Devoted to the Propagation and Defense of New Testament Christianity
June 7, 1951
NUMBER 6, PAGE 4-5,11b

Ibaraki Christian College, Church Supported


It is with a measure of sadness that we write this editorial. All the urgings of friendship combine with a native reluctance for controversial matters to stay our pen. But when there are eternal principles at stake, no friendship and no fleshly timidity can be sufficient to turn us aside from what we believe to be right.

Readers of the Gospel Guardian are aware of our deep and sincere conviction that it is a violation of New Testament principles for churches as such to found and operate secular schools, such as David Lipscomb College, Abilene Christian College, etc. We firmly and fervently support such schools as private institutions, completely separate from the work of the church. The operation of such institutions does not fall within the scope of the church's mission; they are to be built and supported as private institutions, receiving their support from individuals and not from the churches. A fierce battle has been waged over this question here in the States the past few years; the issues have been clearly defined, and the Guardian is fully committed to the belief that church support of the schools is wrong.

In view of that conviction, we have been much concerned at what has seemed to us rather persistent efforts to get the churches to do in foreign work that which generally they will not do in this country—i.e., promote and contribute to the support of secular schools. The particular foreign school which is seeking and receiving such church support is Ibaraki Christian College in Japan. We believe church support for such a school is just as wrong in Japan as in America; we see no way by which it could be right to support such a school in Japan and at the same time wrong to support it here in America. We believe it violates New Testament principles regardless of where it is done. Whatever makes it wrong in America makes it also wrong in Japan.

The following exchange of letters will set forth some interesting facts on this point:


April 3, 1951 Mr. E. W. McMillan Terrell, Texas Dear Brother Mac:

I was surprised to see in this week's Firm Foundation your statement that, "Brother Yater Tant also seemed to think I said something in my last article that I did not say at all. I suppose he thought I meant what he said I said.' I believe you know me well enough to know that I would not deliberately misrepresent you, and that I stand ready at any time to correct any unintentional misrepresentation. From your article (or letter) in the F. F. of December 12, I honestly thought some of the money being sent through Union Avenue by various congregations was being used for school purposes. Here are the statements in your letter which led me to that conclusion:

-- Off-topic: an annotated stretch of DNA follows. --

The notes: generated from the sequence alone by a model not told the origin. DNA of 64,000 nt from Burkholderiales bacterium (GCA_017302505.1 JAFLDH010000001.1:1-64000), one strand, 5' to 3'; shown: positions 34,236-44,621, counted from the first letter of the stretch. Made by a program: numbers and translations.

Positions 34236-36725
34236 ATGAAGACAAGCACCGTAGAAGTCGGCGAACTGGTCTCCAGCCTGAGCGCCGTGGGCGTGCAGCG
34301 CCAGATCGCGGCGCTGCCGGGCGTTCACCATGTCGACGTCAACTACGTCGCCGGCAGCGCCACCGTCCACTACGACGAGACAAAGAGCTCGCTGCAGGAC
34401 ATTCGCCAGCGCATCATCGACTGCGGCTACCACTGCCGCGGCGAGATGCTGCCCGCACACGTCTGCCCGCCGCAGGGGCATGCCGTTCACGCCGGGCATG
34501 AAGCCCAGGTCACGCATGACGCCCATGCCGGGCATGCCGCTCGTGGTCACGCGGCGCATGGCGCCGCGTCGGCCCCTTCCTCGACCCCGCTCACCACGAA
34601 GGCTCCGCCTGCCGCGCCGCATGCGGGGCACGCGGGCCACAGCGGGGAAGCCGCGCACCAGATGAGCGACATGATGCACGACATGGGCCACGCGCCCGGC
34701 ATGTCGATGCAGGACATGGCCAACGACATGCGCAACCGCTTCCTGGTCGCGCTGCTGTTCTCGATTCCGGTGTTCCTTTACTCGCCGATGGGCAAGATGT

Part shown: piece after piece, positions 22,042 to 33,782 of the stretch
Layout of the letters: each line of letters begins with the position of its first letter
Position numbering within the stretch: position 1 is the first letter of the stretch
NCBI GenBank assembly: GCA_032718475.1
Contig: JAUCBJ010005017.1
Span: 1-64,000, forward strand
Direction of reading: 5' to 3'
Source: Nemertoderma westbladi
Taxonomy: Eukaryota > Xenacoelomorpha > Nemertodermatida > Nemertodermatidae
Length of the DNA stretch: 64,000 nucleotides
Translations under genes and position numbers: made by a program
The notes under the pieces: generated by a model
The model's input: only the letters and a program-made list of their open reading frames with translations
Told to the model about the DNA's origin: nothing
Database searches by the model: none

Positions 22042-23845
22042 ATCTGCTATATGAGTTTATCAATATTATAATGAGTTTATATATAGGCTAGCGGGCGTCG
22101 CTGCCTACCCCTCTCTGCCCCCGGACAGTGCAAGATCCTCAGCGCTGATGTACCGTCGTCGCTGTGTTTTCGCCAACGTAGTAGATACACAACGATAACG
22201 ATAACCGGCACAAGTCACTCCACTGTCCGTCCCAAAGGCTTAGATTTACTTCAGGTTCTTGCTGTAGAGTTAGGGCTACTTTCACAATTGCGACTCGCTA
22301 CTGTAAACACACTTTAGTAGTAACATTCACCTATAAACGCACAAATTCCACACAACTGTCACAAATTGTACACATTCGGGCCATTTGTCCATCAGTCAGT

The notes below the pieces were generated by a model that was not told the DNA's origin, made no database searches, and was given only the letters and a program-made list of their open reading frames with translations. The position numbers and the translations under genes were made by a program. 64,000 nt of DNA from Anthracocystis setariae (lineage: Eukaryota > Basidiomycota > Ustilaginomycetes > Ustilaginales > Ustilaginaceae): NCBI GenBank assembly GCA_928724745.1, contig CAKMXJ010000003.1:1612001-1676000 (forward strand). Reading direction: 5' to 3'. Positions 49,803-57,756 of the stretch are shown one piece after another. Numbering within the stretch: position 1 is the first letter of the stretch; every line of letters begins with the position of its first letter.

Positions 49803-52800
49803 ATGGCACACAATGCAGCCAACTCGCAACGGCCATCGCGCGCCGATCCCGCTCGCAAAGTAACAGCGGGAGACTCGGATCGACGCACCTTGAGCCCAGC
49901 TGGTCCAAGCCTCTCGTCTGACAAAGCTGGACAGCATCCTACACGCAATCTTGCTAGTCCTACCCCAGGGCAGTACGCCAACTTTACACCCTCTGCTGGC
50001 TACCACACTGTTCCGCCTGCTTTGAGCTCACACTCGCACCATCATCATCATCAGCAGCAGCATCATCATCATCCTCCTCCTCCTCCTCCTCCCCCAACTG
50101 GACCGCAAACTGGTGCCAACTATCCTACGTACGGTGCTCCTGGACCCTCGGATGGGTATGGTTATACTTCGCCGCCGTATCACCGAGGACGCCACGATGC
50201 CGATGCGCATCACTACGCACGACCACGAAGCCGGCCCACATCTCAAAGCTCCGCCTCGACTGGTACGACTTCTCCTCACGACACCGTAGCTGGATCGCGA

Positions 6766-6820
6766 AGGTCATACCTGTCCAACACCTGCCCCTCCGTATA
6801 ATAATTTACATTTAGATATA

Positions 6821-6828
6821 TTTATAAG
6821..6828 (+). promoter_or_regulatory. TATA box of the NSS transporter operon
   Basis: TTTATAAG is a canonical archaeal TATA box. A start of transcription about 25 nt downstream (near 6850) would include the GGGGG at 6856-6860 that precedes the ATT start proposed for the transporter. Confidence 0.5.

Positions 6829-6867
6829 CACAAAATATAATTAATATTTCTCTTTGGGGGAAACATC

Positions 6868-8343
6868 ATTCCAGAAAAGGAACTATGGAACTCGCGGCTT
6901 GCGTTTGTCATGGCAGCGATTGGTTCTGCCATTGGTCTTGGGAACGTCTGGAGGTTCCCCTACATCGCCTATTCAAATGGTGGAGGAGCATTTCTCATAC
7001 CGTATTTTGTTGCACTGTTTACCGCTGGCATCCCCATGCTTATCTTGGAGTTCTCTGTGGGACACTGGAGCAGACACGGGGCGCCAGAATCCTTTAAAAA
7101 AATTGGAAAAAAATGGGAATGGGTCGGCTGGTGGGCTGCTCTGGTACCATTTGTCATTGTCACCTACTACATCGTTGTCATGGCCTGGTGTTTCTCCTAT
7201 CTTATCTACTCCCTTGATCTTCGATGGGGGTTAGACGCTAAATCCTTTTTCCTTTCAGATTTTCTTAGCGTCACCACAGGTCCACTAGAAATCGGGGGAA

1. "Some congregations giving regularly by the month directed how their money was to be spent in Japan.'

2. "When that was done, the Memphis brethren in forwarding the money conveyed those directions to the brethren in Japan.'

3. "If it be asked, 'What has the money sent by the Memphis brethren been spent for?' the reply is: (6) Some of it was spent in erecting school buildings.'

4. "In some instances, congregations sending regularly, stipulated 'we want to help the school in Japan'.'

It was in view of these statements that I wrote in the Gospel Guardian of February 1, that "Brother McMillan says that Union Avenue Church was spending a part of the money sent to it by other churches `to help the school work in Japan.'

Now, if my conclusion is incorrect, and if none of the money sent through Union Avenue by other churches has been used for school purposes, I WANT TO CORRECT WHAT I SAID. I will gladly do it through the Guardian. A clear-cut, unequivocal statement from you will be enough for me. I'll take your word for it. I submit the following two statements; one of them is TRUE, one of them is FALSE. Will you please write TRUE after one statement, and FALSE after the other:

1. SOME of the money sent through Union Avenue Church by other congregations has been used "to help the school work in Japan.'

2. NONE of the money sent through Union Avenue Church by other congregations has been used "to help the school work in Japan."

I regret that our work does not permit us to be together more often. I have enjoyed your friendship through the years, and am hopeful that some day I may have the chance to be with you more. But, meanwhile, I certainly do not want to misrepresent you in even the slightest degree, either intentionally or unintentionally. I am persuaded you fully understand that if there is any misrepresentation it is of the latter kind.

Please let me hear from you as quickly as possible, so that I may make whatever correction is necessary.

Yours as always, Yater


April 27, 1951 Mr. Yater Tant Abilene, Texas Dear Brother Tant:

Your kind, brotherly letter of recent date was fully appreciated. I wrote you a brief recognition of it immediately and promised a follow-up letter later. The fact that I am on the go all the time, except for brief stops at home, with the added disadvantage of having to be my own secretary temporarily, has given me some good reason for further delay.

Immediately after receiving your letter, I wrote my reaction in long hand; this letter is chiefly the typing of that letter.

Of course, I appreciate your reassurance of the friendship which has come across the years for me. I can assure you, also, that I have never entertained the thought that you consciously, or in any sense willingly, misrepresented me. To whatever extent there is misunderstanding it comes more from interpretation than from anything else.